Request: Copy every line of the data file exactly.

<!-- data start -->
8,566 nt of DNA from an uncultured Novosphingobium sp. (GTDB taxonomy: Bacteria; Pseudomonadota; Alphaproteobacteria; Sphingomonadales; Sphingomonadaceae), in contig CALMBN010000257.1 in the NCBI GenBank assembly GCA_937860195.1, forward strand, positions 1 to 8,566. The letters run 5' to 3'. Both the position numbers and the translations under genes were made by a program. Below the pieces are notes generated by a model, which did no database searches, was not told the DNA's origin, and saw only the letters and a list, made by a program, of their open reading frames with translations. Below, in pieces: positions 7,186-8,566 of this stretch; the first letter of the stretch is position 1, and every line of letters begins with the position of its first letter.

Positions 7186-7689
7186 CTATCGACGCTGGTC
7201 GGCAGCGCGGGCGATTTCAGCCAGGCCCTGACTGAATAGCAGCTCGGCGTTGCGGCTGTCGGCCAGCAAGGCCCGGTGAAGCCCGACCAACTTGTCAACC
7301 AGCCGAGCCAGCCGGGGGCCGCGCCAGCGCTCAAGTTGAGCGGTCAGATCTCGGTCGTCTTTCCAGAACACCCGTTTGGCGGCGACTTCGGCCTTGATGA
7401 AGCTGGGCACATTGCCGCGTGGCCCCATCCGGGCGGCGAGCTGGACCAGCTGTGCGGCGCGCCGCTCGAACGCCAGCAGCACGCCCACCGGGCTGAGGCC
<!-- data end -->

8,566 nt of DNA from an uncultured Novosphingobium sp. (GTDB taxonomy: Bacteria; Pseudomonadota; Alphaproteobacteria; Sphingomonadales; Sphingomonadaceae), in contig CALMBN010000257.1 in the NCBI GenBank assembly GCA_937860195.1, forward strand, positions 1 to 8,566. The letters run 5' to 3'. Both the position numbers and the translations under genes were made by a program. Below the pieces are notes generated by a model, which did no database searches, was not told the DNA's origin, and saw only the letters and a list, made by a program, of their open reading frames with translations. Below, in pieces: positions 7,186-8,566 of this stretch; the first letter of the stretch is position 1, and every line of letters begins with the position of its first letter.

Positions 7186-7689
7186 CTATCGACGCTGGTC
7201 GGCAGCGCGGGCGATTTCAGCCAGGCCCTGACTGAATAGCAGCTCGGCGTTGCGGCTGTCGGCCAGCAAGGCCCGGTGAAGCCCGACCAACTTGTCAACC
7301 AGCCGAGCCAGCCGGGGGCCGCGCCAGCGCTCAAGTTGAGCGGTCAGATCTCGGTCGTCTTTCCAGAACACCCGTTTGGCGGCGACTTCGGCCTTGATGA
7401 AGCTGGGCACATTGCCGCGTGGCCCCATCCGGGCGGCGAGCTGGACCAGCTGTGCGGCGCGCCGCTCGAACGCCAGCAGCACGCCCACCGGGCTGAGGCC